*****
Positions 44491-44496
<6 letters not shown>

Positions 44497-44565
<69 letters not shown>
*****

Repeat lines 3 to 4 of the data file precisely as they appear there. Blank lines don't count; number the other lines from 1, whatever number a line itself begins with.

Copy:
Positions 44497-44565
<69 letters not shown>